Abstract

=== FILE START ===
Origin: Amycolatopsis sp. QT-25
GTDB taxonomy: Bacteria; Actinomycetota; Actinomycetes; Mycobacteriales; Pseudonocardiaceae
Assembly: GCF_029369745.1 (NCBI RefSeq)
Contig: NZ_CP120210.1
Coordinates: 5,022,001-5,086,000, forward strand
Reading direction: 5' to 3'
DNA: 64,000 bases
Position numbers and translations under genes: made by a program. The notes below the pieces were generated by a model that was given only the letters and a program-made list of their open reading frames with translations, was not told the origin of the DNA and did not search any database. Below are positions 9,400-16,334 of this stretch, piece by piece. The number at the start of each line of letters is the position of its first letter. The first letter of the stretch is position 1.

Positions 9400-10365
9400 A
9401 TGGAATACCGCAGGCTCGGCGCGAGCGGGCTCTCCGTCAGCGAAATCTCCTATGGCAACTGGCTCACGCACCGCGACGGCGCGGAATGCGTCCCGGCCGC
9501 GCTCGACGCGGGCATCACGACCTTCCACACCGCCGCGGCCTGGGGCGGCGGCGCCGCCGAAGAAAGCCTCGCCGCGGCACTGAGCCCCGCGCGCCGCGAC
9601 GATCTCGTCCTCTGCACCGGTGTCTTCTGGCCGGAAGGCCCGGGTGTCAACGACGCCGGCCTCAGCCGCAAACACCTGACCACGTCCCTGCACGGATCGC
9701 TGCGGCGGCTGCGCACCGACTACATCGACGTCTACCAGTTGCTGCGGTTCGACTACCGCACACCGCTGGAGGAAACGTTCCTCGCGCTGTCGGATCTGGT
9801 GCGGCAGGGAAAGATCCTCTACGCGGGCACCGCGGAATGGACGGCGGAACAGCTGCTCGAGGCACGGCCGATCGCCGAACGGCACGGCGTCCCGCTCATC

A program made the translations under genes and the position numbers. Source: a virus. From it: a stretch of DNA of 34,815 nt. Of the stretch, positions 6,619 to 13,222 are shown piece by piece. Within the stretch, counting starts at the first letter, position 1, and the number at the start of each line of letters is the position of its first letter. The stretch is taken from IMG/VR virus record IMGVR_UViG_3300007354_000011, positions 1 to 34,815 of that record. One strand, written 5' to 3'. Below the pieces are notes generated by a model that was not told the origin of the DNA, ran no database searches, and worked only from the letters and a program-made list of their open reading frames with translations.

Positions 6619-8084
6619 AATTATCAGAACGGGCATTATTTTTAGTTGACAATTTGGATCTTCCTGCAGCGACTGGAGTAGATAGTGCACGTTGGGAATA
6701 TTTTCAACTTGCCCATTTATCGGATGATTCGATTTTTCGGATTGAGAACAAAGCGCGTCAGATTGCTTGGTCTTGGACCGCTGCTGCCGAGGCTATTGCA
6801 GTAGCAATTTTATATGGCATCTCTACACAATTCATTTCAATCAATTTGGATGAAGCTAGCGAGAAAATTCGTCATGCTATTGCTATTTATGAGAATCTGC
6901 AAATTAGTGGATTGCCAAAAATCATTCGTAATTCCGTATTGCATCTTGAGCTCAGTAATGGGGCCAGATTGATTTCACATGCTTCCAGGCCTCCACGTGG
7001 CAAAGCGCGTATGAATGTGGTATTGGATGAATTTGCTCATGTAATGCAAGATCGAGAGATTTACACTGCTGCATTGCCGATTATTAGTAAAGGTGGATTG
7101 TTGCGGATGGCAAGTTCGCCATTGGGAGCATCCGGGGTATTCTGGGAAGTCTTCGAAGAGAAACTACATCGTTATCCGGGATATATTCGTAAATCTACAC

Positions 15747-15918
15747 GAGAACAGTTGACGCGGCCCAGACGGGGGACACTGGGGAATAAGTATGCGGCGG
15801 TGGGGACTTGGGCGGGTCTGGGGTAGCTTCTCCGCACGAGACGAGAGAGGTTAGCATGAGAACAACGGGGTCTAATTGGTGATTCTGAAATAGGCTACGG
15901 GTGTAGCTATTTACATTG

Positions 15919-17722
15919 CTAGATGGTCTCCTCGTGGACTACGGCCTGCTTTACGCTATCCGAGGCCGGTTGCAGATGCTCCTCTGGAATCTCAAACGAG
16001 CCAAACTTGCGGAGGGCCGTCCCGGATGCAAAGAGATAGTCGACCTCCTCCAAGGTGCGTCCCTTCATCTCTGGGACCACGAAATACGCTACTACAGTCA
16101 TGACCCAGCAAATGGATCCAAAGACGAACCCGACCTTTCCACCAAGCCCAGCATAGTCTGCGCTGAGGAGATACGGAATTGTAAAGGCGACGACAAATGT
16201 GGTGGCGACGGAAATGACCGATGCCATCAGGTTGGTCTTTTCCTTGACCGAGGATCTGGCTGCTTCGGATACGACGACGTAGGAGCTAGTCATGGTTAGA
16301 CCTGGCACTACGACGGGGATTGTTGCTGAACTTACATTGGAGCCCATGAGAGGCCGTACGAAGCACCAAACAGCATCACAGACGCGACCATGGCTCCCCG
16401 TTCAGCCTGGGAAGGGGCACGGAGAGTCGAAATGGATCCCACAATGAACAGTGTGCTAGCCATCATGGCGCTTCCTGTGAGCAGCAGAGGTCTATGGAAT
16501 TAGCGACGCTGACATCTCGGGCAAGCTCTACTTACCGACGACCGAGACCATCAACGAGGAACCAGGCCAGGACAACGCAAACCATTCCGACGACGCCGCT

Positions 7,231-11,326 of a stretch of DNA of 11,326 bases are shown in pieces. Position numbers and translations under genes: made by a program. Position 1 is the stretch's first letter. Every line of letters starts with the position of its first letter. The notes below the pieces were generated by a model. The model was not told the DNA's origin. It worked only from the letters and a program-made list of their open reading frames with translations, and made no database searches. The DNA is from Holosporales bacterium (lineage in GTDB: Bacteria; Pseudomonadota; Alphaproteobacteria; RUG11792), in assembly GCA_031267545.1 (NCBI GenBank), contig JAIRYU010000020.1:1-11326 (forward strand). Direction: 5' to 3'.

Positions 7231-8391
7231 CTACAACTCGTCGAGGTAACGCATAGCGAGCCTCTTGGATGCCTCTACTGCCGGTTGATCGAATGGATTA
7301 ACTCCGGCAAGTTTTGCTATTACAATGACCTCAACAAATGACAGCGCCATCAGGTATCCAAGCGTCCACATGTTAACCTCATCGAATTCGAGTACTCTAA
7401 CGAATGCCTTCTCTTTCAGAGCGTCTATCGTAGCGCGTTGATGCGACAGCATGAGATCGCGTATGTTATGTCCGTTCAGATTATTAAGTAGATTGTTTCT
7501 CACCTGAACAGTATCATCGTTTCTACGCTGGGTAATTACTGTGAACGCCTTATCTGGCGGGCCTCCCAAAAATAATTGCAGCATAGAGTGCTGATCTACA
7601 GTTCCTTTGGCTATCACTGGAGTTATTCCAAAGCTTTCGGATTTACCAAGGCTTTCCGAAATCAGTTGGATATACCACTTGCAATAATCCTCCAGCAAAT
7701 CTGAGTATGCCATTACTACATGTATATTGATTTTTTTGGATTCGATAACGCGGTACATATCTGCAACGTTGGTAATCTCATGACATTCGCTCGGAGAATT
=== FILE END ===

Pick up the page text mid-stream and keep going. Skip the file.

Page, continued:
Borehole televiewer, temperature, and flowmeter data recorded in six wells penetrating a geothermal reservoir associated with the Stillwater fault zone in Dixie Valley, Nevada, were used to investigate the relationship between reservoir permeability and the contemporary in situ stress field. Data from wells drilled into productive and nonproductive segments of the Stillwater fault zone indicate that permeability in all wells is dominated by a relatively small number of fractures striking parallel to the local trend of the fault. However, Coulomb failure analysis using our fracture orientations in conjunction with stress orientations and magnitudes determined by Ref. 1 suggests that fault zone permeability is high only when individual fractures as well as the overall Stillwater fault zone are optimally oriented and critically stressed for frictional failure. Fracture geometry may also play a significant role in determining reservoir productivity. The well-developed populations of low-angle fractures present in wells drilled into the producing segment of the fault are not present within the relatively impermeable segment of the Stillwater fault zone.

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